In a first for the Las Vegas Valley, gay community activists are planning Trans Pride Week.
Using the model for lesbian, gay, bisexual and transgender pride celebrations elsewhere, the event begins on Wednesday night with a pride march from the Gay and Lesbian Center of Southern Nevada on Maryland Parkway near Charleston Boulevard to City Hall downtown. Events continue through Sunday.
“Trans Pride Week is incredibly important because the transgender community has historically been excluded from broader pride celebrations and continues to be underrepresented in pride organizations and at parades and festivals, including here in Southern Nevada,” The Center’s program director Mel Goodwin said. “Las Vegas Trans Pride Week has been organized for and by the transgender community with support from some wonderful allies.”
Event organizer Jamie Lee Sprage said the idea for the week has been around for a few years.
“I decided it would be good to have a week to empower our community a bit more,” she said.
Sprague, a transgendered woman, has led an event for the national Transgender Day of Remembrance, which raises awareness of transgender hate-crime victims, in Las Vegas for the last six years. This year she wanted to develop the observance into a much bigger event and teamed up with The Center, Gender Justice Nevada, Mary Magdalene Friends United Christian Church, Northwest Community Church and Get EQUAL Nevada.
The week of events features a Transgender Day of Remembrance Thursday and a vigil Friday night. At the vigil, Sprague will read the names of transgender men and women who have died in hate-crime attacks motivated by their gender identity.
“So far I have 75 names that I’ll be reading this year,” Sprague said. “We have a lot of hatred towards us still.”
At the end of the week events are centered around music, entertainment and spirituality. The Center is hosting a worship service at 2 p.m. Sunday. Sprague is a leader in the Mary Magdalene Friends church, and is working towards getting ordained. She wants everyone to feel welcome when worshiping.
“So many transgendered people have been hurt by churches, and a lot of churches out here are accepting of transgender people,” she says. “But most of them will not walk into a church themselves.”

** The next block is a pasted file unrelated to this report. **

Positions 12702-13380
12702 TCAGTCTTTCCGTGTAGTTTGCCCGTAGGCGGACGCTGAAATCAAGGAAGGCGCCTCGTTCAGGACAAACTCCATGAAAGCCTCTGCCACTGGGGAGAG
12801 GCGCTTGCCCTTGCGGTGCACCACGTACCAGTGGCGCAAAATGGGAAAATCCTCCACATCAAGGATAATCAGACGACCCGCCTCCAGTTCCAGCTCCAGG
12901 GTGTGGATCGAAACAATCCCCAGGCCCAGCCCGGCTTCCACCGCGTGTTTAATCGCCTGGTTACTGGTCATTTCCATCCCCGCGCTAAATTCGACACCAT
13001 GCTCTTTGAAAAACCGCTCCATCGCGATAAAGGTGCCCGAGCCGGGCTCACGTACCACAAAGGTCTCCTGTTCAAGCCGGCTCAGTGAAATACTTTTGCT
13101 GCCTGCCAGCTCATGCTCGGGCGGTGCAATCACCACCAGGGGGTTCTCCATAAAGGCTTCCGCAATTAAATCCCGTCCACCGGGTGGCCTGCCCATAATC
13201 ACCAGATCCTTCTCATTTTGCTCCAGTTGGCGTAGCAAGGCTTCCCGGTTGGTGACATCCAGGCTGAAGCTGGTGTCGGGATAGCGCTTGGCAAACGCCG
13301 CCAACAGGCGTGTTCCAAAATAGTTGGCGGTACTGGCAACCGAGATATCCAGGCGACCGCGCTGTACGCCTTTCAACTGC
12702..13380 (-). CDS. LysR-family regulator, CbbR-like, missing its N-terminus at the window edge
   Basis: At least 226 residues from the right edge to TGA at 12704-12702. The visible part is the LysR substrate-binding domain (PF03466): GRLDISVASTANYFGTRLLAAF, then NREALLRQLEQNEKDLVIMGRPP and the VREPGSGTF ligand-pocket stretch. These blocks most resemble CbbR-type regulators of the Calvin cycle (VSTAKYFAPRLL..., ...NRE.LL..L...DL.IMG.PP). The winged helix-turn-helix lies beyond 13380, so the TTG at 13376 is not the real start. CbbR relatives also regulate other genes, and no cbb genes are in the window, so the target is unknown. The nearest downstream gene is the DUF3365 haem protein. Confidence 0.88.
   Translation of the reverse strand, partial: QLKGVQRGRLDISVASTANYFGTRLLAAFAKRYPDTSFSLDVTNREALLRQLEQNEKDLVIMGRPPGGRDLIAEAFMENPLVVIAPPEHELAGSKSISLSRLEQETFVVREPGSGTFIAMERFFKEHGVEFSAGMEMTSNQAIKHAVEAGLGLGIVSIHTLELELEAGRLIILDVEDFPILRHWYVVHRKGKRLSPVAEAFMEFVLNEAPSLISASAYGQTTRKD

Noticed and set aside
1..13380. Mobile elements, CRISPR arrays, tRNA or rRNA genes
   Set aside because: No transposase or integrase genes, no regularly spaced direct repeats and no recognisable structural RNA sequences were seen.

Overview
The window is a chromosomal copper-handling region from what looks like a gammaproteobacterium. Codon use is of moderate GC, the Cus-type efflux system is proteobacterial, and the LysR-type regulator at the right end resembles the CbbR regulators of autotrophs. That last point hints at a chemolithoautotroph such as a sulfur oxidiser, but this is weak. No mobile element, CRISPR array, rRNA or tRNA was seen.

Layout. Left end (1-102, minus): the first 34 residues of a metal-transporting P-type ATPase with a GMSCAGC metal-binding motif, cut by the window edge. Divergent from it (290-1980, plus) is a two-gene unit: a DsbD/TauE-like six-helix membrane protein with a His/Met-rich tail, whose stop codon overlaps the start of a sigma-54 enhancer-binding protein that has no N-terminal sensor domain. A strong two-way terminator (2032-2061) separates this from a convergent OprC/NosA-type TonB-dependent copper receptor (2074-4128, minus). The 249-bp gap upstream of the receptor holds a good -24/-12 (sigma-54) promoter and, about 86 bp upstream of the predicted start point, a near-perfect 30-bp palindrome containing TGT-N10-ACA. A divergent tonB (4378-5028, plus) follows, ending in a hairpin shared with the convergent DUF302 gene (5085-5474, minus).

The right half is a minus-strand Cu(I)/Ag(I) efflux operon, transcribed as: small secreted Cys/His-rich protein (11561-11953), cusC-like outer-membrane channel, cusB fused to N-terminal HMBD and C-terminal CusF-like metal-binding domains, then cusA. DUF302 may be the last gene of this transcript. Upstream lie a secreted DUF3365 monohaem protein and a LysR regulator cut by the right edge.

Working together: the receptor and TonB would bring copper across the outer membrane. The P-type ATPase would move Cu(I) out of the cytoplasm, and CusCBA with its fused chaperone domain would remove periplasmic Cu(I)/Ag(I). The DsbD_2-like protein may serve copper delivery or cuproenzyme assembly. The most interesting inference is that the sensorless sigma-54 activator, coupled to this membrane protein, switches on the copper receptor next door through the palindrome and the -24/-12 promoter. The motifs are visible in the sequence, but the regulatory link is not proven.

Lady Jazmynne Daria is a transgender entertainer and activist. She is on the planning committee for Trans Pride Week and is performing with transgender youths at Sunday night’s festivities at The Center, and later at the after party at Club Metro on Sahara Avenue near Maryland.
“I’m excited because it’s historical and it brings awareness,” she said.
Daria said she thinks the transgender community is comparable in size to the communities of big cities traditionally thought of as being gay-friendly like San Francisco, but lacks similar resources.
“The truth is there are a lot of trans people, male and female here, but Las Vegas isn’t that trans-aware,” she said. “We’re pretty good, but we still have our divisions, with the working girls and stuff.”
In addition to her role as an entertainer, Daria is leading workshops with health care professionals about resources for transgender people. She worries about people taking black-market hormones and getting bad medical advice.
“They can’t afford the doctors here,” she said.
Organizers began planning the event in October. Proceeds will go to making next year’s planned event bigger and better, they say.
“I identify as genderqueer, which many people don’t realize,” Goodwin said. “Being a part of Las Vegas Trans Pride week has been very special on a personal level as well as a staff member of The Center and a volunteer with Gender Justice Nevada.
“Nevada’s transgender community has a rich history of activism that spans more than 15 years, and it’s truly a privilege to be a part of organizing the first ever Trans Pride Week in the state of Nevada,” she said.
Sprague said the events are not about changing people, but education and personal rights.CL
Contact reporter Wesley Juhl at firstname.lastname@example.org and follow him on Twitter @WesJuhl.